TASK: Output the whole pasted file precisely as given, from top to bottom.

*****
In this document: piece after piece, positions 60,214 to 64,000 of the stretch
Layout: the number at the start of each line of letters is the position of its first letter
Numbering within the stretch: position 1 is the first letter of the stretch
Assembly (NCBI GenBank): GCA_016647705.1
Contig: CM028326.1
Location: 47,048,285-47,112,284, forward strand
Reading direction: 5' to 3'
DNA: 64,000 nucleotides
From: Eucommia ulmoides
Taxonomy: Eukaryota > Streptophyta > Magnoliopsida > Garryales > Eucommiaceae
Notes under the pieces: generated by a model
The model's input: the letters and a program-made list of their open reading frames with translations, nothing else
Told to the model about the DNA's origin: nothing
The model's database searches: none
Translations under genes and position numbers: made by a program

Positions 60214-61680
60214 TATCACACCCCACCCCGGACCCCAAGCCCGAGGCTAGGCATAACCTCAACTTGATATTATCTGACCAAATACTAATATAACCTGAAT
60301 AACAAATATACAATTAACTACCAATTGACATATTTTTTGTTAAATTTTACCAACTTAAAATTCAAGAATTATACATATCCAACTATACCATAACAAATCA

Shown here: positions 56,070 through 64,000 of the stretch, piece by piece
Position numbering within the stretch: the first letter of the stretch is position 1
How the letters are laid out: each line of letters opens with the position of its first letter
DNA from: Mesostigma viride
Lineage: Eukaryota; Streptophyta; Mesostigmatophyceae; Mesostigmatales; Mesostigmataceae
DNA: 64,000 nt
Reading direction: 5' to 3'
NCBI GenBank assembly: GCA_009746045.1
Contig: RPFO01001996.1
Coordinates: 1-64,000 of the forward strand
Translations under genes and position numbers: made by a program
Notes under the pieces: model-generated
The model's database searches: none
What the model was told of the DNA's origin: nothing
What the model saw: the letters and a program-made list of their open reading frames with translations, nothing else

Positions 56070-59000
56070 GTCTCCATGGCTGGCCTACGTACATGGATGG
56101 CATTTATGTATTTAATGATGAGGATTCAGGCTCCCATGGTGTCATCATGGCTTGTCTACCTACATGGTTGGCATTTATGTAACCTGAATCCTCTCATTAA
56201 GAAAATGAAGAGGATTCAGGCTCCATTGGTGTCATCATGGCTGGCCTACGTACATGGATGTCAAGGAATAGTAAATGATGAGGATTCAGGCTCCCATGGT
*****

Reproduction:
In this document: piece after piece, positions 60,214 to 64,000 of the stretch
Layout: the number at the start of each line of letters is the position of its first letter
Numbering within the stretch: position 1 is the first letter of the stretch
Assembly (NCBI GenBank): GCA_016647705.1
Contig: CM028326.1
Location: 47,048,285-47,112,284, forward strand
Reading direction: 5' to 3'
DNA: 64,000 nucleotides
From: Eucommia ulmoides
Taxonomy: Eukaryota > Streptophyta > Magnoliopsida > Garryales > Eucommiaceae
Notes under the pieces: generated by a model
The model's input: the letters and a program-made list of their open reading frames with translations, nothing else
Told to the model about the DNA's origin: nothing
The model's database searches: none
Translations under genes and position numbers: made by a program

Positions 60214-61680
60214 TATCACACCCCACCCCGGACCCCAAGCCCGAGGCTAGGCATAACCTCAACTTGATATTATCTGACCAAATACTAATATAACCTGAAT
60301 AACAAATATACAATTAACTACCAATTGACATATTTTTTGTTAAATTTTACCAACTTAAAATTCAAGAATTATACATATCCAACTATACCATAACAAATCA

Shown here: positions 56,070 through 64,000 of the stretch, piece by piece
Position numbering within the stretch: the first letter of the stretch is position 1
How the letters are laid out: each line of letters opens with the position of its first letter
DNA from: Mesostigma viride
Lineage: Eukaryota; Streptophyta; Mesostigmatophyceae; Mesostigmatales; Mesostigmataceae
DNA: 64,000 nt
Reading direction: 5' to 3'
NCBI GenBank assembly: GCA_009746045.1
Contig: RPFO01001996.1
Coordinates: 1-64,000 of the forward strand
Translations under genes and position numbers: made by a program
Notes under the pieces: model-generated
The model's database searches: none
What the model was told of the DNA's origin: nothing
What the model saw: the letters and a program-made list of their open reading frames with translations, nothing else

Positions 56070-59000
56070 GTCTCCATGGCTGGCCTACGTACATGGATGG
56101 CATTTATGTATTTAATGATGAGGATTCAGGCTCCCATGGTGTCATCATGGCTTGTCTACCTACATGGTTGGCATTTATGTAACCTGAATCCTCTCATTAA
56201 GAAAATGAAGAGGATTCAGGCTCCATTGGTGTCATCATGGCTGGCCTACGTACATGGATGTCAAGGAATAGTAAATGATGAGGATTCAGGCTCCCATGGT